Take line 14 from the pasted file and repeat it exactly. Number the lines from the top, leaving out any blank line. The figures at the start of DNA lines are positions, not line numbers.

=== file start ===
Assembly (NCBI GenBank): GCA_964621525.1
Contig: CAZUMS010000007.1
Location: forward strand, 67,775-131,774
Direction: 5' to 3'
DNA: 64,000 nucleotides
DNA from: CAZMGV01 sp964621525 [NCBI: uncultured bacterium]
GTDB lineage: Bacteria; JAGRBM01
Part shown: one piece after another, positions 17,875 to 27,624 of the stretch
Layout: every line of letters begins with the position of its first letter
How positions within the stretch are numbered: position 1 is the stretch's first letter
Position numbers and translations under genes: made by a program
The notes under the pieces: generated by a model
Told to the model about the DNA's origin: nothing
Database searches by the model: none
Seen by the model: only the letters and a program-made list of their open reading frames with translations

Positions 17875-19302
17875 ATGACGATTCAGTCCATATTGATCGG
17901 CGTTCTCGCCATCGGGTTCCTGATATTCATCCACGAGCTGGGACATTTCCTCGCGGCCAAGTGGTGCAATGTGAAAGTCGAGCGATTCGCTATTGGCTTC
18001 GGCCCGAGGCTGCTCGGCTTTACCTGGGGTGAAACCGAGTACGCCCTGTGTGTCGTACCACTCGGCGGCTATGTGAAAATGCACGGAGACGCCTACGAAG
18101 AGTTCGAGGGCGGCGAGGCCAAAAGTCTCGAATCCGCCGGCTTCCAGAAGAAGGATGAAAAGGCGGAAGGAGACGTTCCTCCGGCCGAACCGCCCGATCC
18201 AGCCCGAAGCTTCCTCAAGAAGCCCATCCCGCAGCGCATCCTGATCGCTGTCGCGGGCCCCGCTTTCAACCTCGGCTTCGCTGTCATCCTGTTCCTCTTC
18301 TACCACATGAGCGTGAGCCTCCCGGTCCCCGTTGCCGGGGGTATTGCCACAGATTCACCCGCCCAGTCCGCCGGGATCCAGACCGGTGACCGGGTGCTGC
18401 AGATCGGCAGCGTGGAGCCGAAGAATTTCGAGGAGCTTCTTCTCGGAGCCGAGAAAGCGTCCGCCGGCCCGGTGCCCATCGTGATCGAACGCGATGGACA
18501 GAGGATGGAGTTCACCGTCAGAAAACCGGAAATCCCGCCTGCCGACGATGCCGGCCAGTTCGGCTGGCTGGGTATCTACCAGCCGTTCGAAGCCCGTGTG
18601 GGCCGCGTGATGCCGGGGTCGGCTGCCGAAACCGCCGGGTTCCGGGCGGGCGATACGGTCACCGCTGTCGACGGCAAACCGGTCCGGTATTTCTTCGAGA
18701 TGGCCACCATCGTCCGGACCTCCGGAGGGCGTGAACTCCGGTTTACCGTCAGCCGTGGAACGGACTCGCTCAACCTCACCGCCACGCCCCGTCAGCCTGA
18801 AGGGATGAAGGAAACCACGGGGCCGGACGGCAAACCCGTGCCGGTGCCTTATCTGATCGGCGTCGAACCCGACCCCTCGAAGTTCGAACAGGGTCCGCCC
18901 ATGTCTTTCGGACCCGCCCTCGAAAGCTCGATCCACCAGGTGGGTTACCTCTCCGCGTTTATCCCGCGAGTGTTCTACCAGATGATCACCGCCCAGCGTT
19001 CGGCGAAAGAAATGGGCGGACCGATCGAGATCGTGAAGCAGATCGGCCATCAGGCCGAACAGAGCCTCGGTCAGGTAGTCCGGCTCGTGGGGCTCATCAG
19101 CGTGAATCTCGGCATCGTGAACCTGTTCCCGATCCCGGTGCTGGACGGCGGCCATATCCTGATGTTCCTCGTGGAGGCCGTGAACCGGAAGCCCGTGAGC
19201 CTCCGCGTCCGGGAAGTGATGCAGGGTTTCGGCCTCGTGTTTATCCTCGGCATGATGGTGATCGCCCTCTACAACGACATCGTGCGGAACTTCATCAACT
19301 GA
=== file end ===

Database searches by the model: none